I really want to avoid limiting myself to one character or one aspect. There is perplexed silence on my part. But, genuinely respecting the professor whom I address, I make one desperate effort:

‘The Grail Quest in Celtic Literature.’

‘It is still too broad, but you can narrow it down while working on your paper.’

This is how my career in Arthurian studies began.

Indeed, the Grail quest in Celtic literature is not only too broad a topic; it is something of a non-topic! There is no Grail in Celtic literature before the French Vulgate romances were translated into Welsh. But, oblivious of the difficulties waylaying my newly selected path of studies, I rushed to the Faculty Library, to the British Council Library and to the National Library in quest of all texts Celtic.

There was a manageable amount of medieval Celtic texts containing cauldrons and cups and other Grail-like objects. Yet the text I remember best was in the Mabinogion translated by Lady Charlotte Guest, and it was the story of Culhwch and Olwen. As you may remember, it is the story of a young lad who tricked and blackmailed King Arthur and his warriors into looking for the lad’s future bride, whom no one had ever seen. Given the number of beautiful and noble ladies at Arthur’s court, Culhwch’s choice to seek Olwen may seem somewhat illogical, but this is how medieval romance works.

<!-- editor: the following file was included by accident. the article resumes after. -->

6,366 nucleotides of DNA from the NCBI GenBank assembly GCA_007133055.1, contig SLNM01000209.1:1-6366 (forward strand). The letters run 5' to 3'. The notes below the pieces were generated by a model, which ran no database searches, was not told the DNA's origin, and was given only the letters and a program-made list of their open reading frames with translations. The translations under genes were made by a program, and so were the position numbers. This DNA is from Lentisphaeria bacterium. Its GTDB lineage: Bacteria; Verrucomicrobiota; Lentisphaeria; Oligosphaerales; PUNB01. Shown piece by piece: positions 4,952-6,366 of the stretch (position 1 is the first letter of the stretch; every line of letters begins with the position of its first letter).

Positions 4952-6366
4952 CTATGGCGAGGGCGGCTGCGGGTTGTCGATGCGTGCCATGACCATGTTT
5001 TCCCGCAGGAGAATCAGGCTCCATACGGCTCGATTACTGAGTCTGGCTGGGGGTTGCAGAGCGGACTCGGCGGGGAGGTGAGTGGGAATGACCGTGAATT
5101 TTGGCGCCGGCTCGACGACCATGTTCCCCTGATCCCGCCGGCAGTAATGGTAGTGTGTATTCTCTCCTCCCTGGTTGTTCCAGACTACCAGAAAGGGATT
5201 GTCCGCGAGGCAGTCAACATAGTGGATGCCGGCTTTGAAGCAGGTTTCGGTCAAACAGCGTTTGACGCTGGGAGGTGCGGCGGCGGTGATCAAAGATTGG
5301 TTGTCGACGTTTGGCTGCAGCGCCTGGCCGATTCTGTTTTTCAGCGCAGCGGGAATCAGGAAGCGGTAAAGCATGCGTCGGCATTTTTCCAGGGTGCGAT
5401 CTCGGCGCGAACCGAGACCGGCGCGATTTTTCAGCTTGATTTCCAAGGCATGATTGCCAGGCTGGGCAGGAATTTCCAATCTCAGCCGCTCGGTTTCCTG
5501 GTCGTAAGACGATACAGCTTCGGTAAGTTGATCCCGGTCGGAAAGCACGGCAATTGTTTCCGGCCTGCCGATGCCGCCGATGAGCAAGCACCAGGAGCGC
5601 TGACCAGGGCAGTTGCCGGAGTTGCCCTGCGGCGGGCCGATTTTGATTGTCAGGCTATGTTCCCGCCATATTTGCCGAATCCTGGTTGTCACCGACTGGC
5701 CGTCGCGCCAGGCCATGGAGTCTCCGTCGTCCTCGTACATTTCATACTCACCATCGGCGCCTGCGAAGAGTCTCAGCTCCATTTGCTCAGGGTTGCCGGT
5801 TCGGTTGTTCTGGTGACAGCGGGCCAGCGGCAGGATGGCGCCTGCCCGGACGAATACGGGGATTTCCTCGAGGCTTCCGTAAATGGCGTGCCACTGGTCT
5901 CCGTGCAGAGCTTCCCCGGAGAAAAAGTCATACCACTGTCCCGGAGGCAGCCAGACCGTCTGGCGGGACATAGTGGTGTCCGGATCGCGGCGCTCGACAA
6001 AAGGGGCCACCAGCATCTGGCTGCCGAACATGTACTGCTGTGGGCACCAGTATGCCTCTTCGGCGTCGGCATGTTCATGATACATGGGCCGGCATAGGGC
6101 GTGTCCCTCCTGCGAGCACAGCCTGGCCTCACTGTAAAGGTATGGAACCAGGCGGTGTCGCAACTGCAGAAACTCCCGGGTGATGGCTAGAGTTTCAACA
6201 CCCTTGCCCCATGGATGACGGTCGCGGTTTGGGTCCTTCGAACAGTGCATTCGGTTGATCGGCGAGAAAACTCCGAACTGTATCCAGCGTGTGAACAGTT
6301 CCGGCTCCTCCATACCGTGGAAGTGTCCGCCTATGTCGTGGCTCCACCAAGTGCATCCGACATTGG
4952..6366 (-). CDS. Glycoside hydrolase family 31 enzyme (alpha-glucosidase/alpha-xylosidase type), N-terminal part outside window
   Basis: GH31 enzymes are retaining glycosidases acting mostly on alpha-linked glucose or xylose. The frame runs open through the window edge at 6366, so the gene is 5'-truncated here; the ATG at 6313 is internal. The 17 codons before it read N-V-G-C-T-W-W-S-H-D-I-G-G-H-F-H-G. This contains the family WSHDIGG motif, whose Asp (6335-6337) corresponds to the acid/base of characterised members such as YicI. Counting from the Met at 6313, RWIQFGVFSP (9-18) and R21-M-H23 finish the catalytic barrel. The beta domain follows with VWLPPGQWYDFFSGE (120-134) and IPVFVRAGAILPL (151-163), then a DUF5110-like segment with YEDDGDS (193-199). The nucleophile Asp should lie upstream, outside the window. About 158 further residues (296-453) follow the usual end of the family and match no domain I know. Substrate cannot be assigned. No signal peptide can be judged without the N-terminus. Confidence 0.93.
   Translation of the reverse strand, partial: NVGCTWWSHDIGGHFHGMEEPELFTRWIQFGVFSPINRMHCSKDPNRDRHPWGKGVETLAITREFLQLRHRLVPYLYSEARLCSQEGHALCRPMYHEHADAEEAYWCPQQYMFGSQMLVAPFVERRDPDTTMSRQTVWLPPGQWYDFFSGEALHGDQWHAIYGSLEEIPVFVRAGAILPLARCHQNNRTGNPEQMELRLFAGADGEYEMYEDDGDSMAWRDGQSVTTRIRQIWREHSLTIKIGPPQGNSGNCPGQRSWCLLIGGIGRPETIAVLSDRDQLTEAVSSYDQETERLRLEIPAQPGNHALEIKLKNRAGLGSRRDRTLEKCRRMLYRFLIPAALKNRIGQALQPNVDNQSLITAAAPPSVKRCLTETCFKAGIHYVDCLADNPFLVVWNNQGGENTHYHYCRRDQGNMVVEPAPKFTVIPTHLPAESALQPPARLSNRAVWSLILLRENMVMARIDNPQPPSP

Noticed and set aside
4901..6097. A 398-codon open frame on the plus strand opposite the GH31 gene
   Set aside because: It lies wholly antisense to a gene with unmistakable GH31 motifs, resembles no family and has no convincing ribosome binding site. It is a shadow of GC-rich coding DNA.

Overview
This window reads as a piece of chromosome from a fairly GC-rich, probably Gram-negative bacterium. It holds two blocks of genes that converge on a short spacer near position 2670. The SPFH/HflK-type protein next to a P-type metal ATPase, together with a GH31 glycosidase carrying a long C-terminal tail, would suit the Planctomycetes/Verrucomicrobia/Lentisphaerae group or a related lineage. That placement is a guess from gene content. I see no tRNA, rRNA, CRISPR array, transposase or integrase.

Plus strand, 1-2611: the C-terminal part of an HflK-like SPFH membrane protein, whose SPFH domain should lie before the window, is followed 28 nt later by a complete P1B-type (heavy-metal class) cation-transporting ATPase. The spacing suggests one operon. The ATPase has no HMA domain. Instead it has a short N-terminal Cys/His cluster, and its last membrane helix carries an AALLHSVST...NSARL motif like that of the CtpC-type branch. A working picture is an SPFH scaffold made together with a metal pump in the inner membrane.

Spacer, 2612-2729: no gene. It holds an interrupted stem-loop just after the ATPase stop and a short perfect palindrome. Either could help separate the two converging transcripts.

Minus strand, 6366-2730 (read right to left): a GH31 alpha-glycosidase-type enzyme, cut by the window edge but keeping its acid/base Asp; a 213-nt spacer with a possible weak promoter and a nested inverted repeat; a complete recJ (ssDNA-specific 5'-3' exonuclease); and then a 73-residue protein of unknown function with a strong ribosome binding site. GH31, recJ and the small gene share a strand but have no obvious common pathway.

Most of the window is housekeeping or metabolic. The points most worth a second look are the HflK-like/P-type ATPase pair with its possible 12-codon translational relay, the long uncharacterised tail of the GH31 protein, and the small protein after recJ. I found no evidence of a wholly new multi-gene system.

The most memorable part of the story is, of course, the list of characters present at Arthur’s court, most of whom we never see again in this or any other Mabinogion story. Names, some with descriptions and short stories attached: boozers, eaters, grotesquely ugly or impossibly heroic people. The list is nearly impossible to get through in one go, but not without its rewards. Somewhere towards the middle one stops trying to understand who all these people are and why they should be mentioned there, and begins to wonder if it is possible to find out more about these people and their achievements.

There was a certain attraction to Lady Guest’s translation: flowing and elegant language, absence of distraction in the form of footnotes. The latter was also its limitation: once you have read the story, and wanted to find out more, the only place was the preface to the edition, which did not tell much about the amazing list of characters. I do not think that more would have been available in an editorial note, but this silence was vexing, and made me want to read more. In fact, every piece of medieval Celtic literature I could lay my hands on in quest of the elusive members of Arthur’s court.